Project Vote, Inc. v. Kemp

Decision Date19 September 2016
Docket Number1:16-cv-2445-WSD
Citation208 F.Supp.3d 1320
Parties PROJECT VOTE, INC., Plaintiff, v. Brian KEMP, in his official capacity as Secretary of State and Chief Election Official for the State of Georgia, Defendant.
CourtU.S. District Court — Northern District of Georgia

David E. Rhinesmith, David A. Young, Jonathan R. Ference-Burke, Nicole Durkin, Ropes & Gray, LLP, Michelle Kanter Cohen, Project Vote, Washington, DC, James William Cobb, Timothy Brandon Waddell, Amy Michaelson kelly, Caplan Cobb LLP, Atlanta, GA, John C. Ertman, Ropes & Gray, LLP, New York, NY, for Plaintiff.

Josiah Benjamin Heidt, Georgia Department of Law, Cristina Correia, Attorney General's Office, Atlanta, GA, for Defendant.

OPINION AND ORDER

WILLIAM S. DUFFEY, JR., UNITED STATES DISTRICT JUDGE

This matter is before the Court on Defendant Brian Kemp's ("Defendant") Motion to Dismiss [20]. Also before the Court is Plaintiff Project Vote, Inc.'s ("Plaintiff") Motion for Preliminary Injunction [12].

I. BACKGROUND
A. Summary

Plaintiff seeks the disclosure, pursuant to the National Voter Registration Act of 1993 ("NVRA"), 52 U.S.C. § 20501, et seq. , of certain records relating to the reasons Defendant rejected, canceled, or otherwise did not add voter registration applicants to Georgia's voter roll. Plaintiff requests these records be produced prior to Georgia's October 11, 2016, voter registration deadline. Defendant contends the records Plaintiff seeks are not subject to disclosure under the NVRA.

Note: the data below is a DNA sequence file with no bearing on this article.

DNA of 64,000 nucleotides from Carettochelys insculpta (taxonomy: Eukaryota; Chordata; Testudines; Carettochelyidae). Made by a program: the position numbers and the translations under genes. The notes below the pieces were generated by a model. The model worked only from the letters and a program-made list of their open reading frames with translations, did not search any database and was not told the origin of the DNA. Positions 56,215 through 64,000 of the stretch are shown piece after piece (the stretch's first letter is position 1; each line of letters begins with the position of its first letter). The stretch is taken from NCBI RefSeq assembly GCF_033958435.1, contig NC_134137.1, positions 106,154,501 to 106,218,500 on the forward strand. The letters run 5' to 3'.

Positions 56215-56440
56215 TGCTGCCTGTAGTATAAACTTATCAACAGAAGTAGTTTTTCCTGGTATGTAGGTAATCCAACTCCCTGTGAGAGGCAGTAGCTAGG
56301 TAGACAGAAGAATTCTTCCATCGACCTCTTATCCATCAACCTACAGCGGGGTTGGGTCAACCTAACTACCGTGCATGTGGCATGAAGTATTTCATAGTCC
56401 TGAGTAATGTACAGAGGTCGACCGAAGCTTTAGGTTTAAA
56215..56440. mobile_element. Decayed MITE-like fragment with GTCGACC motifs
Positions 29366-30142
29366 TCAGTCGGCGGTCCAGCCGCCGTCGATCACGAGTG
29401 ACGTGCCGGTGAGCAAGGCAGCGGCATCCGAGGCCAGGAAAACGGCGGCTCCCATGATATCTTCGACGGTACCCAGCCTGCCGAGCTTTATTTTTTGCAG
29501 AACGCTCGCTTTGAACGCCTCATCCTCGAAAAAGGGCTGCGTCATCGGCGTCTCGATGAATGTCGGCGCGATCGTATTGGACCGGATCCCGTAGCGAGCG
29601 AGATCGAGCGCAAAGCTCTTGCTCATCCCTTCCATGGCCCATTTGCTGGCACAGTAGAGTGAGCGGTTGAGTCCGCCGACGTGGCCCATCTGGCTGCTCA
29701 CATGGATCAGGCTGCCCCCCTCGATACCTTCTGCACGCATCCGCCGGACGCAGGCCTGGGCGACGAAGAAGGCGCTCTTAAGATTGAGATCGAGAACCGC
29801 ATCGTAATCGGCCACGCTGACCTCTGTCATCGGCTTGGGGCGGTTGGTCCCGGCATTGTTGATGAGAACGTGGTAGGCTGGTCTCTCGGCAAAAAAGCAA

B. Background of the NVRA

The NVRA became effective on January 1, 1995. In its first section, Congress made explicit the findings and purposes underlying the act. 52 U.S.C. § 20501. Congress found "(1) the right of citizens of the United States to vote is a fundamental right; (2) it is the duty of the Federal, State, and local governments to promote the exercise of that right; and (3) discriminatory and unfair registration laws and procedures can have a direct and damaging effect on voter participation in elections for Federal office and disproportionately harm voter participation by various groups, including racial minorities." Id. § 20501(a)(1)(3). The purposes of the NVRA are: "(1) to establish procedures that will increase the number of eligible citizens who register to vote in elections for Federal office; (2) to make it possible for Federal, State, and local governments to implement this chapter in a manner that enhances the participation of eligible citizens as voters in elections for Federal office; (3) to protect the integrity of the electoral process; and (4) to ensure that accurate and current voter registration rolls are maintained." Id. § 201501(b)(1)-(4). The NVRA's "primary emphasis" is to "simplify the methods for registering to vote in federal elections and maximize such opportunities for a state's every citizen." United States v. Louisiana , 196 F. Supp. 3d 612, 627, 2016 WL 4055648, at *7 (M.D.La. July 26, 2016) (citing Colon – Marrero v. Velez , 813 F.3d 1, 9 n. 13 (1st Cir.2016) ). It also seeks to " ‘protect the integrity of the electoral process.’ " Id. (quoting Nearman v. Rosenblum , 358 Or. 818, 371 P.3d 1186 (2016) ).